We often see insiders buying up shares in companies that perform well over the long term. On the other hand, we’d be remiss not to mention that insider sales have been known to precede tough periods for a business. So shareholders might well want to know whether insiders have been buying or selling shares in Sun Communities, Inc. (NYSE:SUI).
What Is Insider Selling?
Most investors know that it is quite permissible for company leaders, such as directors of the board, to buy and sell stock on the market. However, most countries require that the company discloses such transactions to the market.
We don’t think shareholders should simply follow insider transactions. But equally, we would consider it foolish to ignore insider transactions altogether. For example, a Colombia University study found that ‘insiders are more likely to engage in open market purchases of their own company’s stock when the firm is about to reveal new agreements with customers and suppliers’.
Sun Communities Insider Transactions Over The Last Year
In the last twelve months, the biggest single sale by an insider was when President & COO John McLaren sold US$625k worth of shares at a price of US$96.16 per share. That means that an insider was selling shares at below the current price (US$107). Even though it doesn’t necessarily mean anything, that’s certainly not a positive sign, in our book. When an insider sells below the current price, it does tend to make us wonder about the current valuation. Please note, however, that this single sale was just 4% of John McLaren’s stake.
Over the last year, we note insiders sold 9.90k shares worth US$938k. Over the last year we saw more insider selling of Sun Communities shares, than buying. The sellers received a price of around US$94.77, on average. It’s not particularly great to see insiders were selling shares around current prices. While some insiders have decided to take some money off the table, we wouldn’t put too much weight on this fact. You can see the insider transactions over the last year depicted in the chart below. By clicking on the graph below, you can see the precise details of each insider transaction!
If you are like me, then you will not want to miss this free list of growing companies that insiders are buying.
Sun Communities Insiders Are Selling The Stock
The last three months saw significant insider selling at Sun Communities. In total, Lead Independent Director Clunet Lewis dumped US$120k worth of shares in that time, and we didn’t record any purchases whatsoever. In light of this it’s hard to argue that all the directors think that the shares are a bargain.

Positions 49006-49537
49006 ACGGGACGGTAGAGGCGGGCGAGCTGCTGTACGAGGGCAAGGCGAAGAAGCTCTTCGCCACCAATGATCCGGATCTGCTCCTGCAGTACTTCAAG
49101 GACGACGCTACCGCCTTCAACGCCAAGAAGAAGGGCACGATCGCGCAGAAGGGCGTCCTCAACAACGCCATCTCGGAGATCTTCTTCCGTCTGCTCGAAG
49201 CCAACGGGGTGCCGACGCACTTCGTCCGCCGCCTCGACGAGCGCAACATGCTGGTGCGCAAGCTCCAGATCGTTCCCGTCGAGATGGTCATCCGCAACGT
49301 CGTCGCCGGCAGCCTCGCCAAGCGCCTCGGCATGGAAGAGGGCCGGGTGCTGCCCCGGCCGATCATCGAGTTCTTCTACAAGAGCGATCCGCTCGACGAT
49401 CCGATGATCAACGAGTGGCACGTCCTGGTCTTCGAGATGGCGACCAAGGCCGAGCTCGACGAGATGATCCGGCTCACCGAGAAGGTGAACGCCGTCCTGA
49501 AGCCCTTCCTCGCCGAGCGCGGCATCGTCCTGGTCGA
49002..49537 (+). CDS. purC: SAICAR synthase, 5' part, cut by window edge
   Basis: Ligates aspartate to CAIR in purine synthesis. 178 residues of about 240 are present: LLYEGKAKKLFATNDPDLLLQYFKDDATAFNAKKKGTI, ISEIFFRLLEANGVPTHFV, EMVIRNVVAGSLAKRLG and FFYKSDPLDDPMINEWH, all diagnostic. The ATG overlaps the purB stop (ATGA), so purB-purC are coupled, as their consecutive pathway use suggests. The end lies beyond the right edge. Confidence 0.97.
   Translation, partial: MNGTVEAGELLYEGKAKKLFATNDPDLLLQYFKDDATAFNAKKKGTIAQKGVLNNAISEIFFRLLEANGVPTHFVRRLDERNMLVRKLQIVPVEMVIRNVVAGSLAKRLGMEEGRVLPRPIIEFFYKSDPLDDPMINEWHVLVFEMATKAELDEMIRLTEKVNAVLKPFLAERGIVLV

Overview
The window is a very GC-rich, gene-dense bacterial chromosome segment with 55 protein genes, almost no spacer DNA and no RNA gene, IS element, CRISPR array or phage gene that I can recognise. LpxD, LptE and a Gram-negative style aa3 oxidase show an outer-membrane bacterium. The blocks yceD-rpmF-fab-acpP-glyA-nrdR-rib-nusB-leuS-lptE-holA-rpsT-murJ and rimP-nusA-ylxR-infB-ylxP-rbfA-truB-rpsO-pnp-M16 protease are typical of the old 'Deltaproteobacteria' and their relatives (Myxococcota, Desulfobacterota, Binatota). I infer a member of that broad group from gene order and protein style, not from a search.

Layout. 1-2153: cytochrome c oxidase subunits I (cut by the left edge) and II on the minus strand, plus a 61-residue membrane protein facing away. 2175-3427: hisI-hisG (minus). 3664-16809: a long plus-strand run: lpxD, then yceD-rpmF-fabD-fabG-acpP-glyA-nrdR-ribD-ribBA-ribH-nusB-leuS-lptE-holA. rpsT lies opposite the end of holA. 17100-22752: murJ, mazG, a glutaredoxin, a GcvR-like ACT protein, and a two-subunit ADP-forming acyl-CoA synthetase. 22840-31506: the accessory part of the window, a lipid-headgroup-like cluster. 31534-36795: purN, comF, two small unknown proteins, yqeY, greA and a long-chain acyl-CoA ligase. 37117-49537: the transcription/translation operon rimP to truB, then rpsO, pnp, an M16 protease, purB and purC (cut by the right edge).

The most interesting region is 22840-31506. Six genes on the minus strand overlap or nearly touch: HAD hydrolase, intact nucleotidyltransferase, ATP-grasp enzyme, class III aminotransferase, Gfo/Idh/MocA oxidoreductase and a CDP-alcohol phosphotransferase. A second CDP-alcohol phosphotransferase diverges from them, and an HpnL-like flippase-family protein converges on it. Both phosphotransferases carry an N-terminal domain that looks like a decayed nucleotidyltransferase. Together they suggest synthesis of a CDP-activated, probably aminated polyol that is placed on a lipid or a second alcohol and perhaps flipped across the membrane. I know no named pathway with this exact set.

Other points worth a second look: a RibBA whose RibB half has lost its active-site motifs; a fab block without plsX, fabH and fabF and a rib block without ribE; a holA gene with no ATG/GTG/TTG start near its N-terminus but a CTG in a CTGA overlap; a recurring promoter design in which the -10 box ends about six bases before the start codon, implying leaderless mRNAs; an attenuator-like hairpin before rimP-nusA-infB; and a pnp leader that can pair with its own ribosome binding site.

Insider Ownership of Sun Communities
Another way to test the alignment between the leaders of a company and other shareholders is to look at how many shares they own. A high insider ownership often makes company leadership more mindful of shareholder interests. Sun Communities insiders own 3.0% of the company, currently worth about US$288m based on the recent share price. I like to see this level of insider ownership, because it increases the chances that management are thinking about the best interests of shareholders.
So What Does This Data Suggest About Sun Communities Insiders?
An insider sold Sun Communities shares recently, but they didn’t buy any. Looking to the last twelve months, our data doesn’t show any insider buying. On the plus side, Sun Communities makes money, and is growing profits. While insiders do own a lot of shares in the company (which is good), our analysis of their transactions doesn’t make us feel confident about the company. Therefore, you should should definitely take a look at this FREE report showing analyst forecasts for Sun Communities.
If you would prefer to check out another company — one with potentially superior financials — then do not miss this free list of interesting companies, that have HIGH return on equity and low debt.
To help readers see past the short term volatility of the financial market, we aim to bring you a long-term focused research analysis purely driven by fundamental data. Note that our analysis does not factor in the latest price-sensitive company announcements.
The author is an independent contributor and at the time of publication had no position in the stocks mentioned. For errors that warrant correction please contact the editor at firstname.lastname@example.org.